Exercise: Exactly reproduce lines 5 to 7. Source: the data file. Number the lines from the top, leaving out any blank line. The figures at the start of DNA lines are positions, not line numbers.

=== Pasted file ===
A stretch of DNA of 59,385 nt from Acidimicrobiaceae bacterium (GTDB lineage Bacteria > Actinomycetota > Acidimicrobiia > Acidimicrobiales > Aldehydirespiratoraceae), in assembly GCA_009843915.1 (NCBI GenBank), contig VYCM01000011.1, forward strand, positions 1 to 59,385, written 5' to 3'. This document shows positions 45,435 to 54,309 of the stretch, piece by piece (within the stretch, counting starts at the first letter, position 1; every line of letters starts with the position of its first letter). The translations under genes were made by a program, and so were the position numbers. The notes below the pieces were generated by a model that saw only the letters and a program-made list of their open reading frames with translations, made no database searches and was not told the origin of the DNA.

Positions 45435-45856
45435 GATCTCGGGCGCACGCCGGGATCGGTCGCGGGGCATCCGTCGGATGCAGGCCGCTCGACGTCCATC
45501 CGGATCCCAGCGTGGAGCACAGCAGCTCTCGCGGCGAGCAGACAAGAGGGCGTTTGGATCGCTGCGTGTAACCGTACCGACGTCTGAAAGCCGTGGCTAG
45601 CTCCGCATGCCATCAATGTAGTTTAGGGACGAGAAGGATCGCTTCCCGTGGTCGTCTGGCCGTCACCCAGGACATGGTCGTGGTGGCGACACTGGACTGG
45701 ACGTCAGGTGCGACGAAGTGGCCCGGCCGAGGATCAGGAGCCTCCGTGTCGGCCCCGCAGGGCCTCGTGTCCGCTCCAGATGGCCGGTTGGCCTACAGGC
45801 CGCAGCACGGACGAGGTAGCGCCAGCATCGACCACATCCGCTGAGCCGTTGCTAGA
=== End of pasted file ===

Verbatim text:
45601 CTCCGCATGCCATCAATGTAGTTTAGGGACGAGAAGGATCGCTTCCCGTGGTCGTCTGGCCGTCACCCAGGACATGGTCGTGGTGGCGACACTGGACTGG
45701 ACGTCAGGTGCGACGAAGTGGCCCGGCCGAGGATCAGGAGCCTCCGTGTCGGCCCCGCAGGGCCTCGTGTCCGCTCCAGATGGCCGGTTGGCCTACAGGC
45801 CGCAGCACGGACGAGGTAGCGCCAGCATCGACCACATCCGCTGAGCCGTTGCTAGA